We know that digital reading is different from reading on paper. We think digital screens reduce comprehension (from paper) so we’re going to count this answer as B for now. What I’ll show next is what numerous studies believe to be true at this moment. Then I will finish this article with an analysis of what we can do now to help people read more easily on digital screens. 

What Are the Issues? 

Table 2 is a list of issues that have been commonly studied and what they found. I didn’t select everything. Just what I thought might impact learning. I hope you think it’s as fascinating as I do!

Table 2. Problems From Reading Screens That May Impact Learning

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Issue

What the Research Shows

Reading Speed

Numerous studies appear to show that reading speed is slower on screens than with paper. One reason could be that longer lengths of text tend to slow down. Print is often in portrait format rather than landscape for this reason. Screens can be in many configurations and designers often have less control over the direction, especially with responsive designs.

Preferences

More people prefer to read in print than on screens. This is despite screen resolutions increasing and backlighting being available on e-readers. Eyestrain and other factors may be to blame or it may be that people are used to reading in print.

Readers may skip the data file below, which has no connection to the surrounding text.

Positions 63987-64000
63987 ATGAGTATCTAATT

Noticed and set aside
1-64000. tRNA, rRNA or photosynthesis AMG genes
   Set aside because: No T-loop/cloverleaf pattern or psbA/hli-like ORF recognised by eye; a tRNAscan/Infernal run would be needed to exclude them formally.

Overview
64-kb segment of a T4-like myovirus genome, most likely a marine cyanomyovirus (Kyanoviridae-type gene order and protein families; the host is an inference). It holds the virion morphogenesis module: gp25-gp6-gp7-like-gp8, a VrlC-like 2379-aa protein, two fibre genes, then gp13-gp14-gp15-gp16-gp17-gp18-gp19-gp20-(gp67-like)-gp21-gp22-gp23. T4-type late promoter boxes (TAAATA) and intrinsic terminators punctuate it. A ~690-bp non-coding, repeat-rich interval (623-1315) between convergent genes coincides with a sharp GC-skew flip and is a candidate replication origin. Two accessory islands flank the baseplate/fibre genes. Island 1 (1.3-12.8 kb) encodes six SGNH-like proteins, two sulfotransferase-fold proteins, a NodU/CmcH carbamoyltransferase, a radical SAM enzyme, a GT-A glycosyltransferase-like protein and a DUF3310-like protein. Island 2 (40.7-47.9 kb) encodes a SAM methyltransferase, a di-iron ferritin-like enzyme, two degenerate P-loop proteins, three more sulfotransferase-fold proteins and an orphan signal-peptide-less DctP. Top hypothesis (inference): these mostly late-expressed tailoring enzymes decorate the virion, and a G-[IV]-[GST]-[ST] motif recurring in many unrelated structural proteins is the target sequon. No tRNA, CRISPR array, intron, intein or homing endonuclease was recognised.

Navigation

Navigation of onscreen content is often problematic. This is especially true when readers want to find or revisit specific content.

 

Example: When reading an onscreen PDF, you can only see a section of it at a time. To see more you need to scroll. People reading a printed document can skim, see the entire document and how it is organized, and can easily switch between different sections and pages and revisit sections. (See other sections for impacts on learning.)

 

In addition, e-reading apps may lack tools used as memory and learning aids, such as reviewing document headings and organization, referring to earlier sections, and taking notes where the reader choses.

Memory

Some studies show better remembering when reading from print than reading from screens. Print may help memory in ways that onscreen print may not.  The linearity of print helps memory for location of content and its obvious ordered organization helps people organize what they are learning to long term memory.

Comprehension

Some studies suggest reduced comprehension for onscreen documents over print. The limitations of onscreen navigation may negatively impact comprehension. On paper, it is easy to find and re-read passages and take notes tied to sections. Onscreen delivery may inhibit this.

Technology

Several researchers discussed ways in which digital reading is not equivalent to print reading. Needs: spatial landmarks (such as pages and organization) to mirror print which help comprehension and the ability to take contextual notes. Issues of digital rights management are still an issue. Digital literacy is problematic in United States, United Kingdom, and other countries per OECD.